Kenneth M. Kaufman, PhD, investigates the genetics of complex and rare disorders using genotyping and next-generation DNA technologies. The goal of his research is to identify the underling mechanisms and genetics that lead to complex diseases such as systemic lupus erythematosus.
Raphael Kopan, PhD
Director, Division of Developmental Biology
Raphael Kopan, PhD, and his lab have the long-term goal of organogenesis in vitro. They focus their efforts on Notch signaling as their lead into mechanistic understanding of tissue diversity using genetic engineering, embryology and single cell profiling. They interrogate the mouse embryo to address critical questions regarding the circuit logic of Notch signaling in mammalian organogenesis and its integration in larger signaling context.
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Ashish R. Kumar, MD, PhD
Director, Langerhans Cell Histiocytosis Center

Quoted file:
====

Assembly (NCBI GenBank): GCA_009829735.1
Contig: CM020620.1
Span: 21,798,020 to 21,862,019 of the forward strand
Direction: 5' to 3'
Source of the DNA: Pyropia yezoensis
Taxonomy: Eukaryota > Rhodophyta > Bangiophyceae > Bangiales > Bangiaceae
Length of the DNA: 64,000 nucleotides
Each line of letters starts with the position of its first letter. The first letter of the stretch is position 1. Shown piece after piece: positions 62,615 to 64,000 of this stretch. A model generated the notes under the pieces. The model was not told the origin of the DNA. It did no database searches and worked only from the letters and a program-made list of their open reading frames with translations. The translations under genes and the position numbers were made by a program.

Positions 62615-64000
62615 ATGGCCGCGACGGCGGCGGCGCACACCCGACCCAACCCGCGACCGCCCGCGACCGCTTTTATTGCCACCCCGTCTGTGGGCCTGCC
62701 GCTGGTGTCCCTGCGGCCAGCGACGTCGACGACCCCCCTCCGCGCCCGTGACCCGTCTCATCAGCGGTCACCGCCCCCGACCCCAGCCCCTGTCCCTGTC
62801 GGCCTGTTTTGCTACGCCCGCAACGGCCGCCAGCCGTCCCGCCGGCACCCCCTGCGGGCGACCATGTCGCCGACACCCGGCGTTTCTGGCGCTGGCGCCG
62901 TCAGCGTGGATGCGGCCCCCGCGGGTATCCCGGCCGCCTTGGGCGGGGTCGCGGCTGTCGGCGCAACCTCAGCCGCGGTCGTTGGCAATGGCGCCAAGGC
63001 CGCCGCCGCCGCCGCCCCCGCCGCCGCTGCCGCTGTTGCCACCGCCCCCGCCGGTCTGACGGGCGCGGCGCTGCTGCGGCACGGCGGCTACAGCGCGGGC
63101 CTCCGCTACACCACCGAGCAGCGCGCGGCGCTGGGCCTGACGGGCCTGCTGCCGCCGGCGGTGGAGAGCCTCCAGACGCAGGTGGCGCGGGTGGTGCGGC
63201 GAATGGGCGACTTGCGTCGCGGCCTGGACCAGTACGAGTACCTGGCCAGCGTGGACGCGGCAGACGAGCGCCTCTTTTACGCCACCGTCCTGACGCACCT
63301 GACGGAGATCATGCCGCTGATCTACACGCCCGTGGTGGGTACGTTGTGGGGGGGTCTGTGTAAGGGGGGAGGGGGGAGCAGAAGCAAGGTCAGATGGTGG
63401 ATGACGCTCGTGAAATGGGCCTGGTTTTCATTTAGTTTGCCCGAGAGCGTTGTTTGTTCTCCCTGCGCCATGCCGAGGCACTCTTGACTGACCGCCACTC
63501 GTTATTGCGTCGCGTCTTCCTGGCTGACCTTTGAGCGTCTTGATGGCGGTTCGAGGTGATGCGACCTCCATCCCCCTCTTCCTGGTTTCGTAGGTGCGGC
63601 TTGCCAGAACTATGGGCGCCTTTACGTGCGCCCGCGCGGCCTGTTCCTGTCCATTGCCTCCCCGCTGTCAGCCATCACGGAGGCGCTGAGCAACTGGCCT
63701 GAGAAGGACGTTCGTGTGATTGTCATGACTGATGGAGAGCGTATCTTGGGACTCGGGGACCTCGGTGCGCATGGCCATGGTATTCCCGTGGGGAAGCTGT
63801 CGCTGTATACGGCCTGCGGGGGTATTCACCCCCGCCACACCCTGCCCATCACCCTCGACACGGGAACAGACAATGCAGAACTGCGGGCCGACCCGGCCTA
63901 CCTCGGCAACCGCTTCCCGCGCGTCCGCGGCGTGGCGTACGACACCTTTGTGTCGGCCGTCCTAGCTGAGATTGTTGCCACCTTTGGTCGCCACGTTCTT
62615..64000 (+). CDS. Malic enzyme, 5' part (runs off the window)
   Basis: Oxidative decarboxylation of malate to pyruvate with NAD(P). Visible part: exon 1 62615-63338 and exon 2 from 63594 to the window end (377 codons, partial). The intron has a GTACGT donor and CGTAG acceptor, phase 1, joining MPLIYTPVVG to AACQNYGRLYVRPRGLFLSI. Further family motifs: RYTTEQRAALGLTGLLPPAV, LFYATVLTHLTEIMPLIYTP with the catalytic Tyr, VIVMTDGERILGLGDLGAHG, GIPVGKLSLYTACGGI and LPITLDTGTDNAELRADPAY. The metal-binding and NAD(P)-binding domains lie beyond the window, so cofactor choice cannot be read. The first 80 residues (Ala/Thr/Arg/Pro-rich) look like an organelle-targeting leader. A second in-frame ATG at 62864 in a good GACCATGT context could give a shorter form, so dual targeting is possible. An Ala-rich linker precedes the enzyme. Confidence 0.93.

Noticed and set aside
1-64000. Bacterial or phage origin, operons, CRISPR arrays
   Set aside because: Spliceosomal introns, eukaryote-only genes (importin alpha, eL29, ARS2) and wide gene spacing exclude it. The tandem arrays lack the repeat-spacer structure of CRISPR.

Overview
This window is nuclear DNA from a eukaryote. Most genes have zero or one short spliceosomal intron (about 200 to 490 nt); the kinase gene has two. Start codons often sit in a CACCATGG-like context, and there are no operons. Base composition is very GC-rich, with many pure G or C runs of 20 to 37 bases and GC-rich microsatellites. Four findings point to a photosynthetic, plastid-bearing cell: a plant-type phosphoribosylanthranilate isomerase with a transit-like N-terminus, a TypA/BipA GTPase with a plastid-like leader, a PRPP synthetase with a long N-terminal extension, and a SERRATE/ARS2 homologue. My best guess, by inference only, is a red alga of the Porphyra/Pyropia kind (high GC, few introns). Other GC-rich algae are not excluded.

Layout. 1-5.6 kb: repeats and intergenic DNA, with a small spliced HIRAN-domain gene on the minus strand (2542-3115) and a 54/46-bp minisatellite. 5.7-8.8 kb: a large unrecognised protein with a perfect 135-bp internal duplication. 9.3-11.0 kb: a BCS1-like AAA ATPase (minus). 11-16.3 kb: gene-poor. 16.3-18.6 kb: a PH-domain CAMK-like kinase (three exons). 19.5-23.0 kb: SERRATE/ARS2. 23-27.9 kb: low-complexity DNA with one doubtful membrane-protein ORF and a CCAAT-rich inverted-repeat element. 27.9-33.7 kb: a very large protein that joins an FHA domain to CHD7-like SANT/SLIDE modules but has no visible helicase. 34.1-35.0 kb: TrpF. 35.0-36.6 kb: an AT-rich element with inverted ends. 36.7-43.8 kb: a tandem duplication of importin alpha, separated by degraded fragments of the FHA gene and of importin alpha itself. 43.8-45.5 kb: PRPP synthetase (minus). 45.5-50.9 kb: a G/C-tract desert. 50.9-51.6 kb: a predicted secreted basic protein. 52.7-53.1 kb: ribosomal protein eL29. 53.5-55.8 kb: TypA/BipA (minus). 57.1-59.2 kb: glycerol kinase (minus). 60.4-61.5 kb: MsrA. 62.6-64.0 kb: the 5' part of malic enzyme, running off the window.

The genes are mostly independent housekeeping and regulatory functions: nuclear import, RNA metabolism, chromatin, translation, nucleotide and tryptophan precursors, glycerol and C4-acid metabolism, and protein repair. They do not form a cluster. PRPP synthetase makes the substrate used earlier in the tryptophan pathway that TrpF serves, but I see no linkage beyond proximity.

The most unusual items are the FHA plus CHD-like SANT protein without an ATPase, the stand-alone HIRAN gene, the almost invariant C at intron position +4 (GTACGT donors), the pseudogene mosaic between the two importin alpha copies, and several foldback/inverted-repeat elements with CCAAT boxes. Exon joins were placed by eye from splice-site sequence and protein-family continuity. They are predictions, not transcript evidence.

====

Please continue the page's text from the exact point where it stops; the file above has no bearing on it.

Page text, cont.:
Ashish R. Kumar, MD, PhD, is a pediatric hematologist/oncologist whose lab is investigating the biology childhood cancers and blood diseases. The current focus of research in the lab is on infant leukemia and LCH.
Visit the Kumar Lab.
Andrew W. Lindsley, MD, PhD
Andrew W. Lindsley, MD, PhD focuses on the role of sphingolipid signaling in the pathogenesis of pediatric-onset asthma, the mechanisms of humoral immune deficiency and B cell defects associated with Kabuki syndrome and abnormal non-canonical NFϰB signaling.
Yaping Liu, PhD
Yaping Liu, PhD, is dedicated to develop and apply machine learning and high-throughput experimental methods to understand the gene regulation and non-coding genetic variants. Specifically, he is interested in extracting genetic and multi-dimensional epigenetic information from circulating cell-free DNA, exosomal-DNA and its related cell types to explore the role of epigenetics in gene regulation and therefore bridge the gap between genetic and phenotypic variations at different healthy and pathological conditions.